Rep. Pelosi defends violent games
House Minority Leader contests idea that media creates real-world violence in Fox News interview
Politicians in the US have been weighing in on violent games for decades, usually to attack them. However, Congresswoman Nancy Pelosi (D, CA) this weekend broke from the norm by offering up a defense to violent media during an interview on Fox News Sunday.
The remarks came after interviewer Chris Wallace criticized President Barack Obama's call for more scientific research into the effects of violent media and ties to real-world violence.
"We don't need another study, respectfully," Wallace said. "We know these video games where people have their heads splattered, these movies, these TV shows... Why don't you go to your friends in Hollywood and challenge them, shame them and say, 'Knock it off.'"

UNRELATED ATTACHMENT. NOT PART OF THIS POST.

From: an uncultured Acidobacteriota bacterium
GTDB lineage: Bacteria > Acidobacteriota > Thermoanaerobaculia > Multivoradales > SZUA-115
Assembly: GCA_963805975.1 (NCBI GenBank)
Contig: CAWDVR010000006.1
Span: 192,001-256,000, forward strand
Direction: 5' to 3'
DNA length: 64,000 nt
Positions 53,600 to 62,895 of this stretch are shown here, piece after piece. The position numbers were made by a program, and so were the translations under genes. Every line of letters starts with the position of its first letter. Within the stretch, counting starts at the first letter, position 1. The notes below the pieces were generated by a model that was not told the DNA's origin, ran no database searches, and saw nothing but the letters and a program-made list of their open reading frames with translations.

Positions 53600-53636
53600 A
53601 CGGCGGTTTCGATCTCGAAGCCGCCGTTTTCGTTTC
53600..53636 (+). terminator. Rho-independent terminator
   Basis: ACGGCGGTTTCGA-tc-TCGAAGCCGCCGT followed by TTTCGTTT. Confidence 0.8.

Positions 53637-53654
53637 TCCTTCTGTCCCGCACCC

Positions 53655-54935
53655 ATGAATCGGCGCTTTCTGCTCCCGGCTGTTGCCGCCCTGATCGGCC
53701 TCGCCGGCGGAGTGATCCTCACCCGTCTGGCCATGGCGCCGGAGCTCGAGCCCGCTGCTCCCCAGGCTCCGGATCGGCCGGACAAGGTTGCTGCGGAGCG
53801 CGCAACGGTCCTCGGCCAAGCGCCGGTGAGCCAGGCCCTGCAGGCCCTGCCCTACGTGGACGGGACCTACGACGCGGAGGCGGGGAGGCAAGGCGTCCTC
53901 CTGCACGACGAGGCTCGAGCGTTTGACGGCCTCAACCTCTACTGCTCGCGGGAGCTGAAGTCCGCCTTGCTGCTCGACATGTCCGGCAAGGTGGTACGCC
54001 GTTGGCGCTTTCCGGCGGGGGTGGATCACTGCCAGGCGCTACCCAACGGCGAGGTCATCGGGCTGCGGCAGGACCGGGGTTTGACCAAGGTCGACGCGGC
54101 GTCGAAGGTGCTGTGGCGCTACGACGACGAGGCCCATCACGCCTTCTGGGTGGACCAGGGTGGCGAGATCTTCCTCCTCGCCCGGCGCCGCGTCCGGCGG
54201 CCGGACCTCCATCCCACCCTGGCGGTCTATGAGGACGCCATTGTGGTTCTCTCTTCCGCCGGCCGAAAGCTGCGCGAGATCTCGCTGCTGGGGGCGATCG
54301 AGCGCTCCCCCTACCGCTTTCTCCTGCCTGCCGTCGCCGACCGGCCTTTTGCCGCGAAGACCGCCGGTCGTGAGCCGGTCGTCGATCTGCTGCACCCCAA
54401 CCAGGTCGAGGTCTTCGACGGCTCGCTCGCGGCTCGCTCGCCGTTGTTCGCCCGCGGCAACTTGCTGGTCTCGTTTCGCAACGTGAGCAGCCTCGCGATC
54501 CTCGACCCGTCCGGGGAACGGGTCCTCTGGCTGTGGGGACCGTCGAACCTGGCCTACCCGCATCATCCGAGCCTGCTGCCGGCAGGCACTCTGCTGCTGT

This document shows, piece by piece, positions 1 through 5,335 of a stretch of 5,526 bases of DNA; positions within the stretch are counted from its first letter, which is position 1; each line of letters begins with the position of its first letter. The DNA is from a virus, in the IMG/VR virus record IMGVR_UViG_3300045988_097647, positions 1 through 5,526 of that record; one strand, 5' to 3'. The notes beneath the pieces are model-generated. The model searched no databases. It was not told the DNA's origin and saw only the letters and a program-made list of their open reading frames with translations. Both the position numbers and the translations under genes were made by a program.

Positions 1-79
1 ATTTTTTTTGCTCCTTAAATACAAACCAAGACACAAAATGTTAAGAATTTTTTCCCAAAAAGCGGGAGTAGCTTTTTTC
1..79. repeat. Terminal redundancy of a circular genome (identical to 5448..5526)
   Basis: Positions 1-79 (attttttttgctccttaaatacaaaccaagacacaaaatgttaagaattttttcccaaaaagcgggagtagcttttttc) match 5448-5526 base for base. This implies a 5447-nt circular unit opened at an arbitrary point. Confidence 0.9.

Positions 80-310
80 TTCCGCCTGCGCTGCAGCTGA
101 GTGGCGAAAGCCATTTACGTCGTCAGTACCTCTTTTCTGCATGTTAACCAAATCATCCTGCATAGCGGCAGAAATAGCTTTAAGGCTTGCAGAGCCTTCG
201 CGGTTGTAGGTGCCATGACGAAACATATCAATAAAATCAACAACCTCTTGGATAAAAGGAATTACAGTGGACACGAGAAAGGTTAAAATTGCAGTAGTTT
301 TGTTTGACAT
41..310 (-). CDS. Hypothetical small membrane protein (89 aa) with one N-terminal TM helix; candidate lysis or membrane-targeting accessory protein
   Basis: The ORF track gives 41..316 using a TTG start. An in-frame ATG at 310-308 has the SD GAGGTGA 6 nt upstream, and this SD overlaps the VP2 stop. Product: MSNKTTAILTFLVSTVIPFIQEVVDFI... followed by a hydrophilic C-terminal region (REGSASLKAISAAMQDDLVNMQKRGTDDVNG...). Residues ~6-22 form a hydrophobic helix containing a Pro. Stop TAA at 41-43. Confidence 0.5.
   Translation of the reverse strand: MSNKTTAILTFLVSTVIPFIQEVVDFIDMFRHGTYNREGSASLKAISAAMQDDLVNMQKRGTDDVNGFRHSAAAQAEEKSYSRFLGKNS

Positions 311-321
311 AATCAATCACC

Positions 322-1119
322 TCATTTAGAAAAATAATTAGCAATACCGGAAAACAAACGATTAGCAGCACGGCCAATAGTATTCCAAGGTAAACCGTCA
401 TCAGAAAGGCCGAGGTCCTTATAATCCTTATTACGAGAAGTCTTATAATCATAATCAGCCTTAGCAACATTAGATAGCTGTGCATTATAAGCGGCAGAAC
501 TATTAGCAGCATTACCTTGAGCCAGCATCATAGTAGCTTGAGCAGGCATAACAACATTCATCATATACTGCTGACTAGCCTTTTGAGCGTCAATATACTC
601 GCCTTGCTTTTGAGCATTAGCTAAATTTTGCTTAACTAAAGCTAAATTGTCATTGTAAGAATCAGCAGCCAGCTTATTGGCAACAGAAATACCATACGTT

Pelosi said as a mother and a grandmother, she understood the concerns about violent media. However, she said, "In Japan for example, they have the most violent games than the rest, and the lowest mortality from guns. I don't know what the explanation is for that, except they may have good gun laws."
The legislator wasn't willing to completely dismiss the possibility of violent games causing real-world violence, but she said researching the issue was one part of a solution that also included stricter gun control laws and improved mental health care.
"I think we have to do it all, and that's why we included in there that we have to take a look at what these games are," Pelosi said. "I don't think we should do anything anecdotally. We have a saying here, 'the plural of anecdote is not data.' So we want to know what is the evidence, what will really make a difference here. And I think it has to be comprehensive."
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